Are frustrations eating away at your productivity?
It happens to the best of us. We have a four-hour window to achieve something, and it doesn’t work out: you don’t have the right supplies, you get interrupted repeatedly, someone needs your attention… Some days you just have to throw the towel in the ring and give up due to circumstances out of your control. But there are other times that your frustration ends up being the productivity killer.
Recently, my day didn’t go as planned again—the third day in a row that my expected work output took a nosedive into oblivion. The first day, it felt like an unexpected vacation. On day 2, I sighed, rearranged my schedule to accommodate others, spent a little extra one-on-one birthday time with a grandchild, and managed to squeak in writing a blog. Today—day 3—I was too frustrated to write, too antsy to relax, and couldn’t even find the incentive to do or all the household things that I’d been putting off.
I felt justified in complaining, “I’m sick of letting things outside of myself dictate what my day will be like.”
I’m quite sure Rudyard wasn’t a stay-at-home mom, but his advice—knowing where, what, and who to delight in—is a necessary ingredient to beat the frustrations these moms have when they try to complete a to-do list. That’s not where I am now, however. I’m at a stage of life where I have freedom from the constant clatter of little ones’ needs, yet I still find it easier—tempting—to go with the flow of whatever the day brings rather than push toward a goal that belongs only to me. Writing my next book is a good example of the kind of project that is easy to put on the back burner when:
- life happens
- people get sick
- friends need a listening ear
- grandkids want to play a game
- the garden keeps producing and producing
- dust has made your home their own and invited friendly dust mites to join the party.
Back to my earlier whining: Was it justified as I claimed?
When something or someone ate up my designated writing time on the first day, I delighted in the fact that my deadlines are self-imposed and promised myself, “Mañana.” On day 2, I was able to flex and put my energies into other areas that could use my attention. By day 3 I realized that there was not glimmer of delight inside my soul. The frustration that I had recounted and bottled up had eroded my attitude so much that I ended up giving away the whole day to negativity.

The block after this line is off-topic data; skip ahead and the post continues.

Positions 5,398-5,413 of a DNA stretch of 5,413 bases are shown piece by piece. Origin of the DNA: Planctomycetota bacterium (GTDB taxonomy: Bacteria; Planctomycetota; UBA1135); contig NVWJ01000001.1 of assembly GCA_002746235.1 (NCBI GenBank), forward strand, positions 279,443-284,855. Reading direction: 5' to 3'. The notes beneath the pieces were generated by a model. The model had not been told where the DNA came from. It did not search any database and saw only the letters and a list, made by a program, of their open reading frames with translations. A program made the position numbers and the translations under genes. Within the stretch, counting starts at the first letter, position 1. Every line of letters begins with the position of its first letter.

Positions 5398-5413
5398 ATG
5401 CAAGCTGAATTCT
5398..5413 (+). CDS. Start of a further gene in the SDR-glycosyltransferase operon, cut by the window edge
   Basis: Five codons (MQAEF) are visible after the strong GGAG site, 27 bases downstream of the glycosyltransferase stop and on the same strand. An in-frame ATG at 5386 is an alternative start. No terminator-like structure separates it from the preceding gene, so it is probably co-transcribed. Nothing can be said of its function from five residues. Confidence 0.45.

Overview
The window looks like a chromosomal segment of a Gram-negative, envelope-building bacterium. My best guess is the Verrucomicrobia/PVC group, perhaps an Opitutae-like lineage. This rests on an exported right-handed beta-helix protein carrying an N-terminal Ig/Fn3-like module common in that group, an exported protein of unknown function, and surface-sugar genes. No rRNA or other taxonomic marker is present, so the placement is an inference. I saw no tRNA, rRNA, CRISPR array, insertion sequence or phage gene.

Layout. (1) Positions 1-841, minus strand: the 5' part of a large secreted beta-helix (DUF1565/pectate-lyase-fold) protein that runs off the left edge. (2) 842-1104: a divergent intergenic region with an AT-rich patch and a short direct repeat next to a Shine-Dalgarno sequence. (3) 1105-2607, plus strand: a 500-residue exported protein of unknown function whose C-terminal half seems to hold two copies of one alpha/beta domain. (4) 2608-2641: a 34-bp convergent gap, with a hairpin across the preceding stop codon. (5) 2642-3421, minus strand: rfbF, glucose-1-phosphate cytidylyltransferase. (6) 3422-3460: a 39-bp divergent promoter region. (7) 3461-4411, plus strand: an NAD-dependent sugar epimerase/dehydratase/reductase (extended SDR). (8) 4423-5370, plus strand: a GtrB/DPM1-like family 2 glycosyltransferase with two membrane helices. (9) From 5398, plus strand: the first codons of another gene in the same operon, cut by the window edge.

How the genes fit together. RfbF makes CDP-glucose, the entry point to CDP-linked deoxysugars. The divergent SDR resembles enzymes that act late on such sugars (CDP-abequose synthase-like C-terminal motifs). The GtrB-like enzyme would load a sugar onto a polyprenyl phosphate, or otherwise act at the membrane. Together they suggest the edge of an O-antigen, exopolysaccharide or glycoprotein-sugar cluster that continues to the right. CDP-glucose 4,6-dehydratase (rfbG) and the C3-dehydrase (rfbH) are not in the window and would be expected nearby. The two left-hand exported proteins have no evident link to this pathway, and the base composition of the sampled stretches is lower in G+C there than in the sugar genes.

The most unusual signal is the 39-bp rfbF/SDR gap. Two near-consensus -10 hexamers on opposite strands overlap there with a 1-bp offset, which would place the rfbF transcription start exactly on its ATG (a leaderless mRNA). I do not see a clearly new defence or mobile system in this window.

Obviously, de light had burned out (pun intended). I had tolerated the things that interrupted my day. These things that were important enough that I chose to let them supersede my planned activity, but I hadn’t delighted in any of them. If someone had asked me how the day went, I would have said, “Not as planned.” If I had experienced delight in the unexpected little things, I didn’t take that feeling home in my head and heart. Instead I recounted my growing to-do list with nothing checked off. I dwelt on that list, worried about it, and felt defensive for having it. On day 3, I uncorked that bottle of acidic, bitter attitude, and drank it down.
Confession: It wasn’t the things outside myself that influenced my day—I did it myself.
If I choose to alter my day’s plan of action based on a need that comes my way, then I’d better learn to enter into that interruption with all of myself, delight in the opportunity, and know that I chose to participate rather than ignore it.
This is the key point that hit me between the eyes—it was my choice to enter into an alternative activity.
Do I know the principles driving me to make the choice I made? Could I, would I, choose anything differently next time?
If the answer is “yes,” I need to find a way to choose more wisely next time.
If the answer is “no,” then I need to learn to fully give myself to whatever it was that called me away. I need to recognize that my day went as planned by God, not by me. Only when I look for God sightings in my day, can I truly delight in the little things.
My new outlook for days 1 and 2 is to thank God at the end of the day for all the interruptions he brought my way—a friend’s tears, a conversation with someone who needed to be heard, some time to cuddle with a sick child, picking up the pieces of someone else’s project gone awry, whatever the “little thing(s)” may be. I need to look at my day with an attitude of fulfillment and delight because I met what was needed with God’s help.
If I can do that, when day 3 comes I’ll be ready to focus on the gift of purposeful time for a project because I will have delighted in the little things.
In what circumstances does frustration take hold of you?
First published in December 2018